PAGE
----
edit: why the hell has no one dropped cluster munitions on that truck park? US has been there a year and just missed it? Apparently Obama's (Stalin's) purge of the military has been quite successful because none of them have any balls.

RockySpears

Because cluster bombs are illegal. Not that this is exactly what they were designed for, but people cried about the little bomblets that failed to go off and were subsequently "ploughed" up by civilian farmers.

War is bad, but sometimes it is made worse by the intention to do good.

Same as Chemical weapons, for the most part, they kill no one, they just incapacitate. And anyway, why is a 1,000lb of TNT NOT chemical?

Calmyourself

Only against civilians and nobody signed on anyway.

"During Desert Storm US Marines used the weapon extensively, dropping 15,828 of the 27,987 total Rockeyes against armor, artillery, and personnel targets. The remainder were dropped by Air Force (5,346) and Navy (6,813) aircraft.[1]"

Chairman

2003-2006: United States and allies attacked Iraq with 13,000 cluster munitions, containing two million submunitions during Operation Iraqi Freedom. At multiple times, coalition forces used cluster munitions in residential areas, and the country remains among the most contaminated by this day, bomblets posing a threat to both US military personnel in the area, and local civilians.

When these weapons were fired on Baghdad on April 7, 2003 many of the bomblets failed to explode on impact. Afterward, some of them exploded when touched by civilians. USA Today reported that "the Pentagon presented a misleading picture during the war of the extent to which cluster weapons were being used and of the civilian casualties they were causing." On April 26, General Richard Myers, chairman of the Joint Chiefs of Staff, said that the US had caused only one civilian casualty.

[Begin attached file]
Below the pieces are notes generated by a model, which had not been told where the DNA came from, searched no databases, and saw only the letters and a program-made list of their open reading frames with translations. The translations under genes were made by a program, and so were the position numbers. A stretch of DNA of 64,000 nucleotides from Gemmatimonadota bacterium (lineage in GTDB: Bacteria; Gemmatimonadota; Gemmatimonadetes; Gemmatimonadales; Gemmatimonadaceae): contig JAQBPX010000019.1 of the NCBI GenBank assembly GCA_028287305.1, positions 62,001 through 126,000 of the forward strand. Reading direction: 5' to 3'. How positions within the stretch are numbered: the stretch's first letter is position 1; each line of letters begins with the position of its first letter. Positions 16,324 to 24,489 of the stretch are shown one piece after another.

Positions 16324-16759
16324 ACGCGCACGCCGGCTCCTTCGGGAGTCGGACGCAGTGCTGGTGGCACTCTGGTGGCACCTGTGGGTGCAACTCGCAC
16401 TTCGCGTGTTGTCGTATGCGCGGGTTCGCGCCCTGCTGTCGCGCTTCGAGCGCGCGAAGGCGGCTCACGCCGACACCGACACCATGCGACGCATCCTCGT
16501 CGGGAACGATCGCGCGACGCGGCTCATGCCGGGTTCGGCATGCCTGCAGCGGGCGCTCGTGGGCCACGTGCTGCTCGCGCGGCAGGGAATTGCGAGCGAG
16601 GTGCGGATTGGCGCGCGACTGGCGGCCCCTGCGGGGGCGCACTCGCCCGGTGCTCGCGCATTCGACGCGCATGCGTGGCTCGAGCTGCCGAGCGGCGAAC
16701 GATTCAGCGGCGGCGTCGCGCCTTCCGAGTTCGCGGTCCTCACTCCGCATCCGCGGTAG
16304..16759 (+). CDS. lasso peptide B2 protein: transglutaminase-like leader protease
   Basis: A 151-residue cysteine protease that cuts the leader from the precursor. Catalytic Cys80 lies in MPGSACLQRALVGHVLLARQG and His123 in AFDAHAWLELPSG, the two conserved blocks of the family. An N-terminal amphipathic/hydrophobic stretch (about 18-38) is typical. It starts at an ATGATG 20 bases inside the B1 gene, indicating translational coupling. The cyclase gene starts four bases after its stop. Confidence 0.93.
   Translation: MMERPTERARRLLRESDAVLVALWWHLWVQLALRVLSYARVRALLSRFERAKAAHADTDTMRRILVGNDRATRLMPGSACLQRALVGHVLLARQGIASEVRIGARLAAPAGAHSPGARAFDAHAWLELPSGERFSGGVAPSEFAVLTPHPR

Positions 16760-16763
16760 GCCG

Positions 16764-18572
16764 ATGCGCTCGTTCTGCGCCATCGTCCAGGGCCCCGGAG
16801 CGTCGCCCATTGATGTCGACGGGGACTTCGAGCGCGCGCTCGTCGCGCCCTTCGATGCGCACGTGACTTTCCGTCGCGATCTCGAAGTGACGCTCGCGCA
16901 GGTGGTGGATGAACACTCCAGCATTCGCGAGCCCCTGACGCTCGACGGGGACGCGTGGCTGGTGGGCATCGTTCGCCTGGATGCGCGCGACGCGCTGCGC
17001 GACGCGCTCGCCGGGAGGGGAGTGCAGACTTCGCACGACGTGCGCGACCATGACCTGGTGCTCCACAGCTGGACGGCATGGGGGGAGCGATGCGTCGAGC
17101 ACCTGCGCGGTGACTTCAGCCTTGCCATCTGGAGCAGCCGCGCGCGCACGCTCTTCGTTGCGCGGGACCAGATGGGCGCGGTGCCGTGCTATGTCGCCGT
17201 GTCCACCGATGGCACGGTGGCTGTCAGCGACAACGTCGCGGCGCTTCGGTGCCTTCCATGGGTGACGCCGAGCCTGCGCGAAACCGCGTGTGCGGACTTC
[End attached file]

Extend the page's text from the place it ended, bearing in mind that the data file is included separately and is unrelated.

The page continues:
margincall575

Follow up

Breaking: Did the US and Saudis use AWACS to help target the SU-24?
http://www.veteranstoday.com/2015/12/01/breaking-did-the-us-and-saudis-u...

zeroboris

I used to read the soviet newspaper Pravda and am reading modern western media. And know what? Pravda was many times more truthful. Many of us, Russians, didn't understand this in soviet times (we had no access to western papers). But now I can tell this without any doubt. Most of modern Russian papers are less truthful too.


ThanksChump

I'd be surprised if the WPost ignores this. They did cover the Iraqi claim that the US is backing ISIS.

Paveway IV

National intelligence agencies watch Facebook, Twitter, Google and other search engines to see if they have to do damage control. If a few sites come out with articles implicating Bilal but the 'little people' don't do many searches for him or re-tweet links, then there's no reason to react. They simply ignore the story. If they notice enough little people start Googling Bilial and illegal oil sales or retweeting damaging articles, then they let the boss know. The U.S. MSM is ordered to send out a few stories quoting each other to spin it one way or another.

The government defines the narrative, and MSM stenographers fill in the pieces. Facebook, Twitter and Google are checked to see if they had the desired effect. They can also use a bit more direct techniques like massaging the Google search result rankings or blowing away Facebook and Twitter accounts they don't like. Israel is insane about collecting this data from Americans and reacting. Uncle Sugar isn't going to cough up that free $3 billion a year handout to them if the people are in the streets with pitchforks and torches. They are especially interested in de-ranking Google results that make Israel look bad, and promoting sites that deliver the message they want. Google is the worst search engine to look for Israeli current events.

You'll notice none of the MSM ISIS oil sales articles will mention U.S. stooge Barzani's involvement, and they for damn sure won't mention Israel as a destination for much of the stolen oil. They'll simply steer the narrative to focus on Turkish oil sales, and somehow blame it on Assad.

krispkritter

Obama Administration Supporting Islamic State --> OASIS. It certainly is if you're a terrorist 'rebel' or well-connected oil pimp...

ThanksChump

Occam's Razor.

The US made a deal with OPEC: the US would help to remove Assad, and in return, OPEC would dump oil to weaken Russia and Iran, fulfilling PNAC/Cheney's pet dream of consolidating the remaining oil reserves under US-friendly control. ISIS was a tool to that end.